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TABLE OF CONTENTS

ARGUMENTS AND AUTHORITIES IN REPLY ....................................................................... 3

A. The Government’s Suppression of the Actual Strzok-Page Texts Mandates a Finding


of Contempt. ............................................................................................................................... 5

1. “A Pretext to Interview Some People.” ............................................................................ 6

2. “Many Meetings” to Strategize the Interview of Flynn .................................................. 7

3. “Off the Rails” ................................................................................................................... 8

4. The Plan Worked: Mr. Flynn was “Relaxed,” “Jocular,” and “Unguarded.”............. 9

5. Reporting Back: Flynn’s “Demeanor Was Sure.”


He Was Telling the Truth or Believed He Was Telling the Truth................................... 10

6. Agents Manipulate the Flynn 302. .................................................................................. 10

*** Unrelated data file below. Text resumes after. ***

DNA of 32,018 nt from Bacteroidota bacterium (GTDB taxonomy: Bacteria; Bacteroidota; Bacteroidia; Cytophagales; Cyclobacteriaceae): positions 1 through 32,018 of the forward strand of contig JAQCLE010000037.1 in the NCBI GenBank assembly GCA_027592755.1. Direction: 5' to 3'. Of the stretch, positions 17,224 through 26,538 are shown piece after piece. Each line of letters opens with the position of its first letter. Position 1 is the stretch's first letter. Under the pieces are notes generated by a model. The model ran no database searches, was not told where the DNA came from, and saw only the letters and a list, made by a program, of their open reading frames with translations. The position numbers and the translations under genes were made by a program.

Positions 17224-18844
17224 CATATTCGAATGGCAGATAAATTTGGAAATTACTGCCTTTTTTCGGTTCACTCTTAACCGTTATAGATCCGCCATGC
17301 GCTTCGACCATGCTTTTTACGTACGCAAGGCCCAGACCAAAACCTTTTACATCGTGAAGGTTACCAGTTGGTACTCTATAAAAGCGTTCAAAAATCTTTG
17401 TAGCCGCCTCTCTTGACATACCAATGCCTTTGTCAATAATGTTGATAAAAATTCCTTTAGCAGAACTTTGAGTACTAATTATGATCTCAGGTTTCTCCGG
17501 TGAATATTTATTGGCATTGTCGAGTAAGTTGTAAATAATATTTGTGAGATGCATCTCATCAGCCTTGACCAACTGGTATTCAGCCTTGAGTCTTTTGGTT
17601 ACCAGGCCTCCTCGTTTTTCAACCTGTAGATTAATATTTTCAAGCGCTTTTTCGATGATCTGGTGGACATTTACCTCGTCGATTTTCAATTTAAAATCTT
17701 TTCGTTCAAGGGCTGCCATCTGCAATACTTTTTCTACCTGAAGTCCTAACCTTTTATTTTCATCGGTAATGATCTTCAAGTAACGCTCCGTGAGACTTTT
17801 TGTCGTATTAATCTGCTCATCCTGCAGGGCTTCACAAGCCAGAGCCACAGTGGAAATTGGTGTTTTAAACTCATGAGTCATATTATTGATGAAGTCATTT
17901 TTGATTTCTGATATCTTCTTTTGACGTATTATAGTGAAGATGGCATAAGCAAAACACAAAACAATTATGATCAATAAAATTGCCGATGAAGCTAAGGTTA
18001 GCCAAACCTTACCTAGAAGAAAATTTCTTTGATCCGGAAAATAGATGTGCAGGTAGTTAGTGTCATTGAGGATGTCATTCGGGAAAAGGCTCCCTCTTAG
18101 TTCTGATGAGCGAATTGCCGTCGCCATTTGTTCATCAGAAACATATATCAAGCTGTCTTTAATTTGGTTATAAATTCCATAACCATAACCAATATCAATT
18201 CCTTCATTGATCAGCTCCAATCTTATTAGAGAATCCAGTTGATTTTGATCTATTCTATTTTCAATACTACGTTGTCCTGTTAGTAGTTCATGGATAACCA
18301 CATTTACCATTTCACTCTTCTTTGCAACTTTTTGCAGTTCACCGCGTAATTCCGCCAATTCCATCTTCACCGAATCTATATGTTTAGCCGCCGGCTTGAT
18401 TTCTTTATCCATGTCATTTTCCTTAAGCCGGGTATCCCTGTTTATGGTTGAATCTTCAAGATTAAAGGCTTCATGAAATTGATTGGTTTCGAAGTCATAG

7. February 14: “Launch f 302.” ......................................................................................... 11

8. The Media Leak Strategy with DOJ............................................................................... 12

9. The FBI Opens Obstruction Case on President Trump


and “Locks In” Case on “Flynn?” ...................................................................................... 12

B. The FBI Knew Its Entire Investigation of Flynn Was A Pretext. .................................. 14

C. Brady Requires the Government to Produce Exculpatory Evidence in Time for the
Defense to Use It. ..................................................................................................................... 18

D. Full, Actual, Unredacted Documents, The Original 302, Drafts Prior to